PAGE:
Then, the dark clouds rolled back in. Daniel’s disappearance after battling Anubis on Abydos reinforced the fact he wasn’t safe and he wasn’t there on Earth with his team where they needed him. Again, he was missing and no one had any idea where he was. The wounds were ripped open again, the loss renewed. The feeling of futility reignited in the team’s daily life. They were right back to where they were when Daniel first ascended.

Hammond had almost despaired of ever having fun commanding the SGC again when SG-1 contacted him while off-world on that fateful mission.

O’Neill’s voice had been positively chipper! “Sir, dust off the welcome mats and set an extra place at the table. You’ll never guess who’s coming to dinner.”

“Who, Colonel?”

“Daniel! He’s calling himself Arrom now. Lost his memory – long story. We’ll tell you when we get back.”

Back. That one word sent a wave of smiles across the faces of every person who heard it. Daniel Jackson was coming home.

Hammond, along with a welcoming committee, awaited the team’s return with an amnesiac Daniel. There were even more smiles when they saw the SGC’s “lost sheep” return home and walk down the ramp.

Then something else amazing happened that very day.

After listening to O’Neill, Teal’c and Carter explain in a rapid-fire debriefing of how they found Daniel living amongst the Nomads on Vis Uban, Hammond noticed the energy was back in his first team. Not only that, the crew in the control room, the Special Forces that protected the gate room, the medical staff, the janitorial staff, the cooks in the commissary, the personnel in the laundry room – everyone he saw that day was smiling! Their voices sounded enthusiastic. If it were possible, Hammond would have swore that everyone had a spring in their step. He was almost certain he heard Sergeant Siler humming when he was walking down the hallways!

It was true. When SG-1 was happy, the base was happy.

Within a couple of months, Hammond felt like his old self. His first team had fallen back into their familiar habits, and he loved going to work. He was forcing himself not to laugh when O’Neill and Jackson went off on one of their verbal tears. Teal’c was once again taking euphemisms literally although now Hammond suspected it was for the amusement factor rather than a product of confusion. Jackson and Carter were spieling scientific once again.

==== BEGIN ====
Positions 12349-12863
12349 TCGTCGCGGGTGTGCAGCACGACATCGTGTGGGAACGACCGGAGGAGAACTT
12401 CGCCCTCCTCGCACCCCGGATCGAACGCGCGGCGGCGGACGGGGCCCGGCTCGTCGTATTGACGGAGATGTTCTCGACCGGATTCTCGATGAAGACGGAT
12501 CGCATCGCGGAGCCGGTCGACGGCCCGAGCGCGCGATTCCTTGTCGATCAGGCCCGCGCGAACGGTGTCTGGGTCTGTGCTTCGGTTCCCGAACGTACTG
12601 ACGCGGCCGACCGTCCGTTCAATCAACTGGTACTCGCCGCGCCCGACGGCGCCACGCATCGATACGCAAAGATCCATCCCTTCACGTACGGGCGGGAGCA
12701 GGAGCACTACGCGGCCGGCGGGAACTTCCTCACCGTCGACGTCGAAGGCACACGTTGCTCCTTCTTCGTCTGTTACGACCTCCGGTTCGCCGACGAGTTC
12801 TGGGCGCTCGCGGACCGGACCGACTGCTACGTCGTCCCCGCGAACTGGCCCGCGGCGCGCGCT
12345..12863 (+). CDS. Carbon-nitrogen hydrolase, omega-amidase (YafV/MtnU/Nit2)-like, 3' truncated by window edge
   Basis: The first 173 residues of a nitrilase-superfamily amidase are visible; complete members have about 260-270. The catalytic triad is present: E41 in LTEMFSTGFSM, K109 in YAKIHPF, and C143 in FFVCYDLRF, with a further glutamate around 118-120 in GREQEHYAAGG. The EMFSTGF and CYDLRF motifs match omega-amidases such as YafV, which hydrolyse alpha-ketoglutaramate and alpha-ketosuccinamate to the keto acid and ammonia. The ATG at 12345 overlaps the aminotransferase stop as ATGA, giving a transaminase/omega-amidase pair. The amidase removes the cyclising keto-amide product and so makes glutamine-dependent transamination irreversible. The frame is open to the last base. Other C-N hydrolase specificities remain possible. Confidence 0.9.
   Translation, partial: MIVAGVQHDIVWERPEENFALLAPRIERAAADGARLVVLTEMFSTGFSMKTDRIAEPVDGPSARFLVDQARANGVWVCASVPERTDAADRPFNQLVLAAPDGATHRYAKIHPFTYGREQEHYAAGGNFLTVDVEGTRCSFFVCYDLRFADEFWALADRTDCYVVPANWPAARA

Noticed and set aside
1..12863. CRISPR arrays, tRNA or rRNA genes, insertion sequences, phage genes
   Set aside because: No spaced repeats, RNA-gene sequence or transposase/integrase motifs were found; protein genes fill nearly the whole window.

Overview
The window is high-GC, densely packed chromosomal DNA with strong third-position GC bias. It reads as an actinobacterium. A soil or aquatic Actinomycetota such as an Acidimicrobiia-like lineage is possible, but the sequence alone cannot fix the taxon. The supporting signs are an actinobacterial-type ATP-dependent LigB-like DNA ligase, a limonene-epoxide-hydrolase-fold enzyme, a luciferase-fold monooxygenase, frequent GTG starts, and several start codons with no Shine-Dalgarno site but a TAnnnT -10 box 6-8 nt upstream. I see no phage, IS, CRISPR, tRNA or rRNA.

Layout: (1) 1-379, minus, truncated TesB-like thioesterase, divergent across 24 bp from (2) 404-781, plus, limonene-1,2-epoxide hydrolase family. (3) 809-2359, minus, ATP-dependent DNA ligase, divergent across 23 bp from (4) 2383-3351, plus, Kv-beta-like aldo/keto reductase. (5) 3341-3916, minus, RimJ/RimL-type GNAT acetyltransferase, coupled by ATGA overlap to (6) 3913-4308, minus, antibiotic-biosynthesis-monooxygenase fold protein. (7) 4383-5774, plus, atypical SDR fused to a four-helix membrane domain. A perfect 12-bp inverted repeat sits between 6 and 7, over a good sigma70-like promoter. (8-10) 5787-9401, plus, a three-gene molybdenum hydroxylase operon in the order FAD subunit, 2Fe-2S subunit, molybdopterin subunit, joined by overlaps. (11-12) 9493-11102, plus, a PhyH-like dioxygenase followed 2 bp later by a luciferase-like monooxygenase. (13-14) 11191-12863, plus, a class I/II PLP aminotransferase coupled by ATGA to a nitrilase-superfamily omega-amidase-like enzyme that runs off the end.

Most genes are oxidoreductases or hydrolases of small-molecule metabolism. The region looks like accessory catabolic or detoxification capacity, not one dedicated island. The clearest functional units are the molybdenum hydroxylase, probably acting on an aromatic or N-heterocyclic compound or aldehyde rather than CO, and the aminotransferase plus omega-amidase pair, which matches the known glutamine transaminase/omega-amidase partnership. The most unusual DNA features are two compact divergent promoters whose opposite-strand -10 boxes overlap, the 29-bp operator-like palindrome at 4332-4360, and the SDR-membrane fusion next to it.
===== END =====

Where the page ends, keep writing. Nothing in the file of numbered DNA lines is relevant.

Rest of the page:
Life at the SGC wasn’t a tea party, but he didn’t wonder what the heck he was doing there. He was having fun again. He had missed that.


From his office, Hammond gathered some paperwork for the morning briefing. Outside, he could hear the beginnings of the early morning banter session. The ridiculously fun nature of an inane conversation once again graced the briefing room.

O’Neill’s voice sounded serious but amused. “I’m telling you, the Batmobile could outrun the Mach 5 in a heartbeat.”

“Jack, the Mach 5 could leap over lakes –”

“So could the General Lee.”

“It could chop down trees, it could go underwater – the Batmobile just had flames blast out its backside.”

“Yeah! Betcha it had thrusters which means it could outrun Speed Racer’s car. Besides, Pops Racer put the plans to the Mach 5 on the windshield in invisible ink. It was a racecar! The chances for the windshield to get busted –”

“What’s that got to do with which car can outrun the other?”

Daniel’s voice had taken on that sound of amused exasperation it always had in a mock argument with Jack O’Neill.

Hammond forced the smile off his face. He had to at least look like a commanding officer in control of himself, no matter how much he was enjoying the moment. Like Mama said, “If you want to be happy at work, find a job doing something you enjoy and if you can’t, find something to enjoy in your job no matter how long it takes you to find it.”

Mama was right.

The End

Thanks to Whisper for beating this story